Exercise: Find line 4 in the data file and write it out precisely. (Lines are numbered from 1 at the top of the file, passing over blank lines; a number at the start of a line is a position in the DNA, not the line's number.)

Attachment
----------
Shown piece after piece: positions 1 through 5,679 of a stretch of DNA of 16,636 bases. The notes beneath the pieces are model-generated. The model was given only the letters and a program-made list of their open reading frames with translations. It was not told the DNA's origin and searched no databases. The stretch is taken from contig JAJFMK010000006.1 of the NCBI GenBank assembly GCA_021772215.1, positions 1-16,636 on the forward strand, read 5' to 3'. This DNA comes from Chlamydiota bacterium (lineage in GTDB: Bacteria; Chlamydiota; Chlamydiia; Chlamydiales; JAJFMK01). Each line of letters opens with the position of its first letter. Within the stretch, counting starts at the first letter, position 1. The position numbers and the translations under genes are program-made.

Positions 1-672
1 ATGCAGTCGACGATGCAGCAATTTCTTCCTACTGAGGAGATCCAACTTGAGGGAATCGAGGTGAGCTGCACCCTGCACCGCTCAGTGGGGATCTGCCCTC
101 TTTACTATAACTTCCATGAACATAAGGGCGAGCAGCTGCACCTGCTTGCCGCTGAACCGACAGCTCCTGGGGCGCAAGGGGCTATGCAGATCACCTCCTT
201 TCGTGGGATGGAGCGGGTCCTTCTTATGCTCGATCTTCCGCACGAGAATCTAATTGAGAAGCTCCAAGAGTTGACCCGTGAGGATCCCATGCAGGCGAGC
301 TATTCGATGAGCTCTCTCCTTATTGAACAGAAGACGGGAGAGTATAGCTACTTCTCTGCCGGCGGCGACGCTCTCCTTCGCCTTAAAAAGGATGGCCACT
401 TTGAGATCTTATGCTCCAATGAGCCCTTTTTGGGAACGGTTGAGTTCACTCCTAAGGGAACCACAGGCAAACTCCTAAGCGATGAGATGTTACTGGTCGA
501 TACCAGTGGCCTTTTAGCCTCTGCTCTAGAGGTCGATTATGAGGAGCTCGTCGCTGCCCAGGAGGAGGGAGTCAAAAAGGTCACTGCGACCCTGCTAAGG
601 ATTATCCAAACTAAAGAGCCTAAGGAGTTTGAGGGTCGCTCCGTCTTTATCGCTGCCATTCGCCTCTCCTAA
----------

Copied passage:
101 TTTACTATAACTTCCATGAACATAAGGGCGAGCAGCTGCACCTGCTTGCCGCTGAACCGACAGCTCCTGGGGCGCAAGGGGCTATGCAGATCACCTCCTT